Sunlight provides Earth with a continuous stream of energy that sustains life in this planet. It lets us see, too.
Not only can we see whether the fruit on a tree is an apple or an orange, the characteristics of light allows us to tell how old a star is, to probe proteins in the brain, and even detect single atoms.
At the Masdar Institute, we are taking advantage of these properties to design advanced light-sensing circuits that will help colleagues researching biofuels, solar cells, lightweight aircraft materials and more efficient desalination plants.
On one project, we are designing miniaturised chips that include lasers, optical sensing heads, micro-pumps and micro-channels, together with electronic control circuitry that can monitor glucose levels in diabetics, and diagnose asthma or even risk of severe heart failure. These chips will be made and tested at Masdar Institute, using cleanroom techniques similar to those used in making any other microchip.
We are looking at the "chemical fingerprints" left by some of these conditions - in exhaled breath, for example. These chemical compounds absorb light of specific frequencies - particularly at the two extremes of the visible spectrum, ultraviolet and infrared. Like a fingerprint, this absorption is unique, allowing us to distinguish the exact compound present.
Our project aims to design, build and test a compact and portable system that can spot the unique signatures of various gases.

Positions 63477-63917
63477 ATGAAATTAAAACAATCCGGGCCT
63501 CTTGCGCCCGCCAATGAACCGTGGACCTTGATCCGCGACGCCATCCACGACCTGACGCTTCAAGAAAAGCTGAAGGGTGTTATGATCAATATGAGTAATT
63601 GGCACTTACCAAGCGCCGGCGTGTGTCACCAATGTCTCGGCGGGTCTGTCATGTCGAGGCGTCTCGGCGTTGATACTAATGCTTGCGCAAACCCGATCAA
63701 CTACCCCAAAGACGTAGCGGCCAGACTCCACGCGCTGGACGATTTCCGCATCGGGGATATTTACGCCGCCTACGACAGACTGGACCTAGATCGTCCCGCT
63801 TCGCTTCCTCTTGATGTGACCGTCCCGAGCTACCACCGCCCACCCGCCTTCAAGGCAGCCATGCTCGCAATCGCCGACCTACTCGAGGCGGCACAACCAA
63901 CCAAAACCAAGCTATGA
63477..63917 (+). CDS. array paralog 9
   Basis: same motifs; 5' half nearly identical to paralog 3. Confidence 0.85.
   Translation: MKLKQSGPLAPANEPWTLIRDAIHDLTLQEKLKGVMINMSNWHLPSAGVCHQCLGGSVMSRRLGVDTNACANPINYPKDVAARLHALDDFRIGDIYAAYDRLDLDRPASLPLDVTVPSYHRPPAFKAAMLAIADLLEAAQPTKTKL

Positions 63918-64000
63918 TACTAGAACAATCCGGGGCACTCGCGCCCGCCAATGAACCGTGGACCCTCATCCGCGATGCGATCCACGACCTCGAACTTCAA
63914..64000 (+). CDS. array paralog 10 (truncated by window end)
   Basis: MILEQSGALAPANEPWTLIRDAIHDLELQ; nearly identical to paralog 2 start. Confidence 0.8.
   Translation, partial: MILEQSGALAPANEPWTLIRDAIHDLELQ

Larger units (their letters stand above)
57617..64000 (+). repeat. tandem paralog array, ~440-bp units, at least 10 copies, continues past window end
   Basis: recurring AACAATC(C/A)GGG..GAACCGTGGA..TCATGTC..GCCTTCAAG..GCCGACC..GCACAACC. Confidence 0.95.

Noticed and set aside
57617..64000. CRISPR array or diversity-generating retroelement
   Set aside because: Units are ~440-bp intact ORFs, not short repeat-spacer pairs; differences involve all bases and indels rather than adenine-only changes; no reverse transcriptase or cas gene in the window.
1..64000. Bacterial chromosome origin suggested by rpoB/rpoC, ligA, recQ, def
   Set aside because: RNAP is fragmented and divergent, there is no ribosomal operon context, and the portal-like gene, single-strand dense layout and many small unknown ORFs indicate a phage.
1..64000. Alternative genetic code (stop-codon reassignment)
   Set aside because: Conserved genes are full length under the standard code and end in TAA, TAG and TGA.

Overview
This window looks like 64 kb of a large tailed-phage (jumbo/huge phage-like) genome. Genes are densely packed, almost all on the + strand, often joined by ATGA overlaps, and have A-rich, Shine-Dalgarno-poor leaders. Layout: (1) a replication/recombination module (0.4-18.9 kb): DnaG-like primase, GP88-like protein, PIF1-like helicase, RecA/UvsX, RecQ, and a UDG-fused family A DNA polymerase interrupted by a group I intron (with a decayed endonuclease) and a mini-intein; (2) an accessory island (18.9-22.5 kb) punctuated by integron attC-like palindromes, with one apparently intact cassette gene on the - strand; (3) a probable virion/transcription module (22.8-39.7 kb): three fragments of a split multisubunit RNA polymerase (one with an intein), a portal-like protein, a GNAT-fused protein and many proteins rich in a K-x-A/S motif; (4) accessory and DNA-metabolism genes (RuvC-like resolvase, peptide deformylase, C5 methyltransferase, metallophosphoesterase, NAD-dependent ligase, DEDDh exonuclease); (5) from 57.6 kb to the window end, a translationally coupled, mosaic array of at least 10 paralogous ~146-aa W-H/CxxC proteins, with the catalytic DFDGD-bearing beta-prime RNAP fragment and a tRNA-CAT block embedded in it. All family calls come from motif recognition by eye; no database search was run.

Such a device would have many uses. It could be used by doctors to test for diseases by checking for the presence of telltale chemicals in the breath of sufferers of diseases like lung fibrosis disorders, heart failure, asthma and diabetes.
It could also be used to monitor air quality for environmental threats to workers, like toxic industrial chemicals. Risk exposure is a serious concern in many industries, from manufacturing, to mining, oil and gas, and laboratory work.
Currently, environmental monitoring is done with devices specific to a single chemical, such as dosimeter badges for ionic radiation and personal pump-and-particle-entrapment monitors for asbestos. There is no wearable device that can monitor and measure a range of chemicals, and provide that data live to the user.
The best devices currently available - mass spectroscopy detectors - are bulky and expensive, limiting their use to only a few research labs. A portable and highly integrated optical and microelectronic system would be useful in a wide range of situations.
The technology can also be deployed remotely, at site, to monitor for pollutants in the air, earth or water. This would help provide far more accurate and current data on how activities like quarrying, mining or water desalination were affecting the area around them.
The device will be sensitive enough to monitor for man-made nanoparticles, new forms of materials like metals and semiconductor particles, whose environmental effect is unknown.
Having access to this kind of data will help provide a clearer picture of the cause and effect of our actions, thus allowing for appropriate mitigation and correction.
Last but not least, having an advanced system for detecting trace contaminants will give us a better picture of the environmental effect of Abu Dhabi's increasingly diverse industry.
The creation of such a device - and the technology it requires - could thus not only help the UAE better monitor the health and welfare of its people and environment, but also provide a useful new product to the global market, thus contributing to the country's knowledge economy exports and intellectual property.
Dr Jaime Viegas is an assistant professor of microsystems engineering at the Masdar Institute of Science and Technology.